As promised we have brought to you the latest information provided by our very own Paul Manktelows’ Times column. Featured last Saturday here are his top tips on how to understand, manage, and prevent these hugely unwanted parasites.
From March through to October we see a larger prevalence of ticks throughout the UK. This is generally down to the warmer weather and they can be found more commonly in heathland and woodland areas, though they do not entirely exclude suburban areas.
Ticks attach themselves to the skin of animals and people, taking a good long drink before finally dropping off. This bite can cause local irritation to the skin but in extreme cases cause severe and debilitating illnesses such as Lymes disease and Borreliosis. It is important to say that not all ticks transmit these diseases but vigilance should be key to help prevent them from occuring.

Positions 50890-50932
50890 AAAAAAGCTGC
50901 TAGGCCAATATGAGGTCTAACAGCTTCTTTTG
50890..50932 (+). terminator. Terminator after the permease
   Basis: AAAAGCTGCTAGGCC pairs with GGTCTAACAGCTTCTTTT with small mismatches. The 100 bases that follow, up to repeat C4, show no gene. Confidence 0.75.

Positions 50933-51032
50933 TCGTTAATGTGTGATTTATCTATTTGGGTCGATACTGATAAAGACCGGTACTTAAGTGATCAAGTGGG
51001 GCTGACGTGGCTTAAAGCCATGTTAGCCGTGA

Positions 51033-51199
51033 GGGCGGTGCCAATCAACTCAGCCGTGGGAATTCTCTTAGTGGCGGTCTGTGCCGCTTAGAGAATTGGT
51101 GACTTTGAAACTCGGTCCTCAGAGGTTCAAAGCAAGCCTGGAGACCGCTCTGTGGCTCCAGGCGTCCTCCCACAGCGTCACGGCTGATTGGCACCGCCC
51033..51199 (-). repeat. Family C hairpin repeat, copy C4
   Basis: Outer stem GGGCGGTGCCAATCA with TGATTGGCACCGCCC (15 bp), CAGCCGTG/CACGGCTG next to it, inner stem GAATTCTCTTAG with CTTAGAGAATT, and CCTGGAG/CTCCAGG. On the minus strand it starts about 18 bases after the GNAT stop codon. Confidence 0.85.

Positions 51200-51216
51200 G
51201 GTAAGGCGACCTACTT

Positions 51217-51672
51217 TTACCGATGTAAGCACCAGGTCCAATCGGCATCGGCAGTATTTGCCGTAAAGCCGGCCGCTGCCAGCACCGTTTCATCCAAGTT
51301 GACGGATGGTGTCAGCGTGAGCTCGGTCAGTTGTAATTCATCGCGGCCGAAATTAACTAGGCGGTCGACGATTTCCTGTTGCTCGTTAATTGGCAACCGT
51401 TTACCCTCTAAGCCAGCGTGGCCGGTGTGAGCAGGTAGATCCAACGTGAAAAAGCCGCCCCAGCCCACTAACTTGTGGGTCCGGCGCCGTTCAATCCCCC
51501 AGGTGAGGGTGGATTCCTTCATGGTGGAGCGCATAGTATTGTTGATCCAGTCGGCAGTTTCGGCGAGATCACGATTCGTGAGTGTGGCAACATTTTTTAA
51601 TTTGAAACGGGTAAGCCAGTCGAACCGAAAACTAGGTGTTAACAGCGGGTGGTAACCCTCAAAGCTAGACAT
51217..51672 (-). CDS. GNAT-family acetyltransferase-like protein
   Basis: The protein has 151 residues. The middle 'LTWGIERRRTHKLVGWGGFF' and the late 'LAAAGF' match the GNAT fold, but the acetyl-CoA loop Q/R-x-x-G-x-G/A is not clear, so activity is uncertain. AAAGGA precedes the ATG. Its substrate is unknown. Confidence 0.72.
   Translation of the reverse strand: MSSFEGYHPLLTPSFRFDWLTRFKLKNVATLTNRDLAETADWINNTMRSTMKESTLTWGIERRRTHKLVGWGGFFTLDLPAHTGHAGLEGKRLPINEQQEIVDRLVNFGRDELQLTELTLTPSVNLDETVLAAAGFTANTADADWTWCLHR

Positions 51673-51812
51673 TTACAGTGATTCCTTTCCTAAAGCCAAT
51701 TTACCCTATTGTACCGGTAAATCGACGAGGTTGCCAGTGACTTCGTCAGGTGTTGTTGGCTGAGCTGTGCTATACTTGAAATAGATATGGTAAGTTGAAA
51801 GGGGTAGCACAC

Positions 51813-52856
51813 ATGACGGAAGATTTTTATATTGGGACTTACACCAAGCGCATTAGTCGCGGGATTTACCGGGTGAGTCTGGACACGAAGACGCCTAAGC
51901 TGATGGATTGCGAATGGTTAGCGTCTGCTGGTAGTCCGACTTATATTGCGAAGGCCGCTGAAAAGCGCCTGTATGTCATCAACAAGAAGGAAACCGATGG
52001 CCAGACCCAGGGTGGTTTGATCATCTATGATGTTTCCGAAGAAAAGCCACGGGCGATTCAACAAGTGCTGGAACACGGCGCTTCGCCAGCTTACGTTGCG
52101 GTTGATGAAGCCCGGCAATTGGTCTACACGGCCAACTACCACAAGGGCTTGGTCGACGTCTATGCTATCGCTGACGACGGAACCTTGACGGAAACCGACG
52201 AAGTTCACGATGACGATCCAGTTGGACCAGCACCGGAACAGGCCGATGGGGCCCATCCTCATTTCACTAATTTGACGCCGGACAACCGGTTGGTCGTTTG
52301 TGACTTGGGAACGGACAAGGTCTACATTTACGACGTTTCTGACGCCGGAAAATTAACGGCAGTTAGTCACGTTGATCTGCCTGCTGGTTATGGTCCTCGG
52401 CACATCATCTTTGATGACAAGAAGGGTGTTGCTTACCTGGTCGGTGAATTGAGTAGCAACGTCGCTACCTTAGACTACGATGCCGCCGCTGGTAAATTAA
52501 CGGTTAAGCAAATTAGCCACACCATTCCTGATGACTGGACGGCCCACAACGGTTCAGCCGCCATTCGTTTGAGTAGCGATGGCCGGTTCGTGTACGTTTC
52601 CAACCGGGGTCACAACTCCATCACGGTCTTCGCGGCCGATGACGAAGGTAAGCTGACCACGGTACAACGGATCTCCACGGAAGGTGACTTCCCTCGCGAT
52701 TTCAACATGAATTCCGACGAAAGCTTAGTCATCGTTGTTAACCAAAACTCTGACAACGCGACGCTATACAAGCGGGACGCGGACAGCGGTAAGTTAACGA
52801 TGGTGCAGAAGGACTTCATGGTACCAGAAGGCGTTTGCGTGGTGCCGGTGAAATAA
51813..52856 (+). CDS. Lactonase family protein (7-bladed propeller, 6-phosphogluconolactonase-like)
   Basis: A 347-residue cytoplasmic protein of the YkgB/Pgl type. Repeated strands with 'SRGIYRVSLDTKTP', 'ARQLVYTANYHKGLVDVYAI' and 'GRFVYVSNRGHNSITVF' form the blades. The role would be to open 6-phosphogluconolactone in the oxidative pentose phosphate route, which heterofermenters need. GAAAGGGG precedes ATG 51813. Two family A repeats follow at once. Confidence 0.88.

Get in the habit of checking your dog and cats coats regularly for ticks which can appear as small bumps to start with which grow in size the longer they remain attached, they will not brush off or come away easily!
Ask your Vet about tick prevention treatments, many flea spot on products are also tick repellent medications too.
Wear long sleeved clothing and trousers tucked into socks when walking in long grass or wooded areas.
Attached ticks should be removed as soon as possible. This should be done using a tick hook which can be provided by most petshops and Veterinary clinics.
Never use vaseline or similar creams to “smother” the ticks. This causes the tick to regurgitate any infectious products back into the victim and will only cause the tick to drop off as opposed to killing it. This then results in the potential for it to reattach to something else.
Pauls Points: “If you have found a tick on yourself recently and are suffering from subsequent muscle aches, fatigue, headaches and/or fever get checked by your GP. These are classic early signs of Lymes disease”.